JSON alternatives for data

| 8 min read

JSON is one of the most mainstream, universal data formats out there. It is loved because of its simplicity and because it is human-readable, making it easy to use. It is also criticized because it is verbose, it doesn’t support comments, it has limited data types, and it doesn’t enforce a data structure using a schema.

So, is there anything better than JSON? Before we can answer that question, we have to understand that JSON is used in two very different cases. In this second article of a series of two we discuss JSON alternatives for data.

  1. JSON alternatives for configuration files (click here to read)
  2. JSON alternatives for data transfer and storage (this article)

These two categories come with different needs. For example, for configuration files it is important that data format is easy to read and supports comments for documentation. For data transfer and storage, it is important that the data is concise and can be serialized and de-serialized in a fast way.

We’ll first discuss how well JSON itself does for data, and then discuss a number of alternatives.


When to use: in most cases JSON is a great choice for data.

Website: https://www.json.org/

JSON is excellent for data exchange and storage. It hits a sweet spot between being an extremely simple format and being powerful and flexible enough to store any kind of structure. Because it is a text based format, it is easy to work with. Today it is one of the most ubiquitous data formats, which is an extra reason to choose JSON. In many cases, choosing JSON is simply the best choice, but there are interesting alternatives that can be a good fit depending on your use case.

Some of the main criticisms of JSON for data are that it is verbose because it repeats field names for every object and requires double quotes around every key and string. It doesn’t enforce a data structure (though you can specify a JSON schema). And it has a limited number of data types, for example it has no built-in support for dates.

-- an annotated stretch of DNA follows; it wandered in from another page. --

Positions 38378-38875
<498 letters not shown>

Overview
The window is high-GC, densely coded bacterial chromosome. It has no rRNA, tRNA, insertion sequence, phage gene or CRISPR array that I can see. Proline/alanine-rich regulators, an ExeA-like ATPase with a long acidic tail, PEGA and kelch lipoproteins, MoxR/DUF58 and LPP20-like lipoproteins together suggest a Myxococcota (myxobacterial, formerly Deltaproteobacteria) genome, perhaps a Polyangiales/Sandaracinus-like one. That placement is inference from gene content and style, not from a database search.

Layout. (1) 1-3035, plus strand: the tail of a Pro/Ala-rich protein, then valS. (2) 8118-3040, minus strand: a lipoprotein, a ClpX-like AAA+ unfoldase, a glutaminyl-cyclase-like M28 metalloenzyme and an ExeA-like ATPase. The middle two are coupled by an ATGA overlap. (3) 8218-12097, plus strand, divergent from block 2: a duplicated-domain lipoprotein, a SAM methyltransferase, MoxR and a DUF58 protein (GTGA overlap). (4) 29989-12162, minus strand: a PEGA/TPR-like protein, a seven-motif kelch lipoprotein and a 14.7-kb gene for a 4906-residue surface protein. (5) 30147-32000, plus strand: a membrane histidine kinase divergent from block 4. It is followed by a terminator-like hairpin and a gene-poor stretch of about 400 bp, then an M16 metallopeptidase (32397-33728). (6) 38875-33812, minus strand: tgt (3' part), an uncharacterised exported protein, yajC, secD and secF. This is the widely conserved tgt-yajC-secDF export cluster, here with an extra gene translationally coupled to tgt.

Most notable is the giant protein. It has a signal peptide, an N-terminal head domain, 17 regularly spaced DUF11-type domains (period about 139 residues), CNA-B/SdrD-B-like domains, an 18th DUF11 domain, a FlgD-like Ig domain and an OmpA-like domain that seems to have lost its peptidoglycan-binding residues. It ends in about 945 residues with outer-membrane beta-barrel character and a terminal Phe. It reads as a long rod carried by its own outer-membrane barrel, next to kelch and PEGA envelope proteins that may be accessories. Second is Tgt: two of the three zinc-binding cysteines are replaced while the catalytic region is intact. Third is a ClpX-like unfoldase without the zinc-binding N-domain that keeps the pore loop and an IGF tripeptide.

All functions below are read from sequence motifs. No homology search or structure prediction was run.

Here is an example of a JSON array containing a set of objects:

  { "name": "Chris", "age": 23, "city": "New York" },
  { "name": "Emily", "age": 19, "city": "Atlanta" },
  { "name": "Joe", "age": 32, "city": "New York" },
  { "name": "Kevin", "age": 19, "city": "Atlanta" },
  { "name": "Michelle", "age": 27, "city": "Los Angeles" },
  { "name": "Robert", "age": 45, "city": "Manhattan" },
  { "name": "Sarah", "age": 31, "city": "New York" }


When to use: CSV is perfect for tabular data.

Website: https://en.wikipedia.org/wiki/Comma-separated_values

The CSV data format is even simpler and older than JSON. CSV stands for “comma separated value”, and it’s great for tabular data. It is a popular standard since the format is so simple, universal, and easy to read and parse. It has a limited use case: tabular data. The data format is very concise.

You can read a more in depth comparison in the article “JSON vs CSV: what is the difference and what should I use?“.

The above JSON data example can be represented in CSV as follows: